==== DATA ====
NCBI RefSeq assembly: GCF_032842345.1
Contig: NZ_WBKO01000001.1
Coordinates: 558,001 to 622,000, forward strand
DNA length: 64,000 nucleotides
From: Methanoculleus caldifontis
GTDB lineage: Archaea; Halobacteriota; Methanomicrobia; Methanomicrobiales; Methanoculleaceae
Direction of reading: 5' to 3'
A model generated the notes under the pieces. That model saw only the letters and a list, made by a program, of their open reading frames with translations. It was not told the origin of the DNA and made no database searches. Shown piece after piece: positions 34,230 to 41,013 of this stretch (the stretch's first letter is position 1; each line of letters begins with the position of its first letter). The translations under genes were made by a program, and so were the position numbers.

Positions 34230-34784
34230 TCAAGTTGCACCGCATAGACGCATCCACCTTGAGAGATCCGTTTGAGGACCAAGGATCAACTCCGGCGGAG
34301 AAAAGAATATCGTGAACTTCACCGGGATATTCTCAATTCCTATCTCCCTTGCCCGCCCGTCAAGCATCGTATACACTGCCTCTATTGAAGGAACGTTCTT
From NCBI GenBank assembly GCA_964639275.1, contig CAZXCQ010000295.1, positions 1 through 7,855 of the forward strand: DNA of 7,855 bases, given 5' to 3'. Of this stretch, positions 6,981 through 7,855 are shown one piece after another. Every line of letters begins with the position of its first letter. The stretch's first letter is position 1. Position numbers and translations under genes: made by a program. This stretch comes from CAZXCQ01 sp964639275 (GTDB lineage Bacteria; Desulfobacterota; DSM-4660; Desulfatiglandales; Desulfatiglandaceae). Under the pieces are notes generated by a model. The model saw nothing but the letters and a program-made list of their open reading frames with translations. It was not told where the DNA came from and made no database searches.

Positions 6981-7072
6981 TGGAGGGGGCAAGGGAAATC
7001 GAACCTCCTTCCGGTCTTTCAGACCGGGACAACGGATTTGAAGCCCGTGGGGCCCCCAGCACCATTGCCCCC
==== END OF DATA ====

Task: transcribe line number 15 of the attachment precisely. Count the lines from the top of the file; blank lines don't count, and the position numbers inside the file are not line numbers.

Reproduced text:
7001 GAACCTCCTTCCGGTCTTTCAGACCGGGACAACGGATTTGAAGCCCGTGGGGCCCCCAGCACCATTGCCCCC